UNSW Built Environment Landscape Architecture: Shawna Ng

3 04 2009

Hi! My name is Shawna and I am a 2nd year Landscape Architecture student at UNSW. Choosing this course of study came almost naturally to me, after all, I always enjoyed drawing and designing (though I have to admit that before this, the furthest I had ever got in developing my artistic talent was doodling on my notes in class!). I love nature and have a passion for environmental stewardship too, which makes the Bachelor of Landscape Architecture program a wonderful marriage of both, and an obvious choice.

Now that I have been in this course for over a year, I realised that I have oversimplified what landscape architecture is really all about. More than nature, this profession deals with space (which means almost everything and anything on earth!) and shapes it to improve the quality of human life—this gives landscape architecture one of the broadest scopes in the design field. While this obviously translates to hard work and late nights, I have never once regretted my choice of course. The intensive nature of the course has inspired and stretched me to grow beyond what I had previously perceived my own abilities to be. In addition, I now embrace the design culture to the extent that I have learnt to observe just about everything with new eyes. Just last week, as I starred at my dinner, the forms of food present on my plate actually provided inspiration for a design feature I could use for an upcoming project!

The strong emphasis on the experiential learning during landscape architecture classes makes lessons a lot of fun too. Last semester, we had more than 5 field trips to various national parks to enrich our knowledge of plants, climate and nature in general. This also gave us an opportunity to scale steep escarpments, ride a bike through a forest and even enjoy a satisfying barbeque. Furthermore, last semester when working on our final design studio, where we were required to design interventions on Cockatoo Island, a deserted island in Sydney Harbour, a few course mates of mine actually camped on the island over night to learn more about the spatial qualities of this space. It was both an exciting and fulfilling experience.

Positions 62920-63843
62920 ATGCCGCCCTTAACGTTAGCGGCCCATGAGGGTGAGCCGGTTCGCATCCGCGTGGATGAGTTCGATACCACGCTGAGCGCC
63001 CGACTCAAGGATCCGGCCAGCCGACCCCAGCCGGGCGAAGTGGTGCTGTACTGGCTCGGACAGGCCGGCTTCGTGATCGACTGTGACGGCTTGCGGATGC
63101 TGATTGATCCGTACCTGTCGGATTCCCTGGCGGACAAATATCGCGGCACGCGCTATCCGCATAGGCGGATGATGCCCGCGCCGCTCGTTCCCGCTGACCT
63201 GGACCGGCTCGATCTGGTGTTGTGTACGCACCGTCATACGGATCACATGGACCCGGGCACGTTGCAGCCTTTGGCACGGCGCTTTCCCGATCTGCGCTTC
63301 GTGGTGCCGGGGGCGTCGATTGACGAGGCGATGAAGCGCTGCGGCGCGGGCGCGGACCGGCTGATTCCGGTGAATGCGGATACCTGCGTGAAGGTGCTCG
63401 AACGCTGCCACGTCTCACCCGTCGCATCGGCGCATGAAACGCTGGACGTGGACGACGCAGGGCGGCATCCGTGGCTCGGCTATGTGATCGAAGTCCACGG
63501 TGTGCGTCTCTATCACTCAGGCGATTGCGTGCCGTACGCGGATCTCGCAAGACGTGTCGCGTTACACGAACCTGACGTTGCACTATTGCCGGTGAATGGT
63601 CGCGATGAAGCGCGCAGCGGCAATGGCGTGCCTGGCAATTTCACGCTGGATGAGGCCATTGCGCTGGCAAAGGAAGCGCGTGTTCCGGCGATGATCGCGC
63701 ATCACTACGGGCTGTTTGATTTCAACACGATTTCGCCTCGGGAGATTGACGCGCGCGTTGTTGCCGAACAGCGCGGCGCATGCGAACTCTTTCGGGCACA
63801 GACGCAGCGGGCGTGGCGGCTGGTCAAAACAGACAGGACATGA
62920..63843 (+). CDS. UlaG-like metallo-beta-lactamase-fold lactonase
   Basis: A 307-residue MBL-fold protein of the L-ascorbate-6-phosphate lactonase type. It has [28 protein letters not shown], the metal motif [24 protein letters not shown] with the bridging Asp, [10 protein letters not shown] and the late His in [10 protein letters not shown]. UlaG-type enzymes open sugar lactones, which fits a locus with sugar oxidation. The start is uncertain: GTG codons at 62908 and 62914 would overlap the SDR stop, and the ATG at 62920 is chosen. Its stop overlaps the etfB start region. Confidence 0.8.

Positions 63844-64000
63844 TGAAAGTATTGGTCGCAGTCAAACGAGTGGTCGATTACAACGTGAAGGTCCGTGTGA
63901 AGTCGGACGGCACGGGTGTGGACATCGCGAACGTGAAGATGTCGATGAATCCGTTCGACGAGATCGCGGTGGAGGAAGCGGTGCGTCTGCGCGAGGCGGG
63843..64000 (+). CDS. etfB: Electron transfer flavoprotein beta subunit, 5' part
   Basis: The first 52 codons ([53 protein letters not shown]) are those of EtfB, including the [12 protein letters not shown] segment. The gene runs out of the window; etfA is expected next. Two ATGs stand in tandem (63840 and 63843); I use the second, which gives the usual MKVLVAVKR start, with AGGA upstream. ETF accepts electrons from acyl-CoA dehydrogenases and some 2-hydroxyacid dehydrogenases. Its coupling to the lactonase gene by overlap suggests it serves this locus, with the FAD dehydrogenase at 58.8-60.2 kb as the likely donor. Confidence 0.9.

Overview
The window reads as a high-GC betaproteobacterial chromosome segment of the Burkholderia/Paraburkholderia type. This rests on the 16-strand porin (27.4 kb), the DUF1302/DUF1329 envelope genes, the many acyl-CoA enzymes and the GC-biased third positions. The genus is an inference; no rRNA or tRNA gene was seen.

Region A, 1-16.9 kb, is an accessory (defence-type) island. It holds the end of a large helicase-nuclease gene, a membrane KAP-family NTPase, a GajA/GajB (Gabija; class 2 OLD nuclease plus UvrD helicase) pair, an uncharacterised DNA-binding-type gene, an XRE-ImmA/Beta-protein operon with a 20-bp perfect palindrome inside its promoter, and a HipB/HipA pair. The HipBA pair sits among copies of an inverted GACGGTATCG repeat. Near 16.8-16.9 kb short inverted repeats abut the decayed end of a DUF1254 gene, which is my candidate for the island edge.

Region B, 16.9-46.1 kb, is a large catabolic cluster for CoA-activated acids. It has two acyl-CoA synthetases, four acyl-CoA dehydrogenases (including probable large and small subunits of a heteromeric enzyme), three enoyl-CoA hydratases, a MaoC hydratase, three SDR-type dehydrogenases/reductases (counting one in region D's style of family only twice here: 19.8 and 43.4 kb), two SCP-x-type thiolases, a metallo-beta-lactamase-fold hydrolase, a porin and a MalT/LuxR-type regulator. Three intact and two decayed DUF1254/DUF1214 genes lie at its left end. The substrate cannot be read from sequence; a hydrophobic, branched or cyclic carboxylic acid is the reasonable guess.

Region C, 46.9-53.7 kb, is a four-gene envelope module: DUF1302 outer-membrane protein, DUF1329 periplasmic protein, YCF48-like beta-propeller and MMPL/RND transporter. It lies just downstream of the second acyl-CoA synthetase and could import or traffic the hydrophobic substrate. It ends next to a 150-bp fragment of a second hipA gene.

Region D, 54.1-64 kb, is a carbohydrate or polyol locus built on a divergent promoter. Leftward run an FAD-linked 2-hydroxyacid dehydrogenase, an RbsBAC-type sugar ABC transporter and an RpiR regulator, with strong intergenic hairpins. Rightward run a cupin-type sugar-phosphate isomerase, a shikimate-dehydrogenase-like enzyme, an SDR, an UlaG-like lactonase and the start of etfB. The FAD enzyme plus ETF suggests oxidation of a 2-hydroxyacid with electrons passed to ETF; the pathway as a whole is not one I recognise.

I have just embarked on a new project this semester. My task is to design a journey for visitors to Georges Heights, a coastal site in north Sydney that was once used as military barracks. This will be the first time (for me) that a conscious and deliberate integration of all that I have been learning in my 4 core modules occurs, be it place making, the way one might approach design in the thinking process, or how to choose suitable plants for one’s design. The project is still in its preliminary stages of rough sketches and general ideas, but I will keep you posted on the progress!

With issues like urban sprawl and industrialisation taking place at an unprecedented pace, I believe the state of the world demands the need for more landscape architects to address the possibilities of achieving harmony between societies and the environment. If you have always been challenged to make a difference in the world but never dared to express that cliché line openly, do consider getting a degree in landscape architecture—trust me, you can be certain that with it, you can proudly and accurately assert about your abilities to truly better the world through your designs!




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